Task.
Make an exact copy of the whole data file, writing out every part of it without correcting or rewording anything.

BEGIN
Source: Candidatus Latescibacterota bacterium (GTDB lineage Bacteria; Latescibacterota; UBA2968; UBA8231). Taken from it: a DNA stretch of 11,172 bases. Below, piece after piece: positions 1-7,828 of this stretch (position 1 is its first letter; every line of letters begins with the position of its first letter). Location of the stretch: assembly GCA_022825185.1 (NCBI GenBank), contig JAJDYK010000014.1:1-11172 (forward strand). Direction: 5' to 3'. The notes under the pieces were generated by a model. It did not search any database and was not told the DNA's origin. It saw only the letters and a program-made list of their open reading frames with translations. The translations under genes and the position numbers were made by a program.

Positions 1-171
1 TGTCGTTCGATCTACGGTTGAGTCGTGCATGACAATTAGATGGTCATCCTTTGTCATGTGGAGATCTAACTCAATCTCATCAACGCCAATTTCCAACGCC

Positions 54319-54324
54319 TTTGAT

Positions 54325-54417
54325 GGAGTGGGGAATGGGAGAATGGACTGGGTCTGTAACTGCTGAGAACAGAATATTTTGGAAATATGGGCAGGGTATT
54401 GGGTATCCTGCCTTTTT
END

Source: Candidatus Latescibacterota bacterium (GTDB lineage Bacteria; Latescibacterota; UBA2968; UBA8231). Taken from it: a DNA stretch of 11,172 bases. Below, piece after piece: positions 1-7,828 of this stretch (position 1 is its first letter; every line of letters begins with the position of its first letter). Location of the stretch: assembly GCA_022825185.1 (NCBI GenBank), contig JAJDYK010000014.1:1-11172 (forward strand). Direction: 5' to 3'. The notes under the pieces were generated by a model. It did not search any database and was not told the DNA's origin. It saw only the letters and a program-made list of their open reading frames with translations. The translations under genes and the position numbers were made by a program.

Positions 1-171
1 TGTCGTTCGATCTACGGTTGAGTCGTGCATGACAATTAGATGGTCATCCTTTGTCATGTGGAGATCTAACTCAATCTCATCAACGCCAATTTCCAACGCC

Positions 54319-54324
54319 TTTGAT

Positions 54325-54417
54325 GGAGTGGGGAATGGGAGAATGGACTGGGTCTGTAACTGCTGAGAACAGAATATTTTGGAAATATGGGCAGGGTATT
54401 GGGTATCCTGCCTTTTT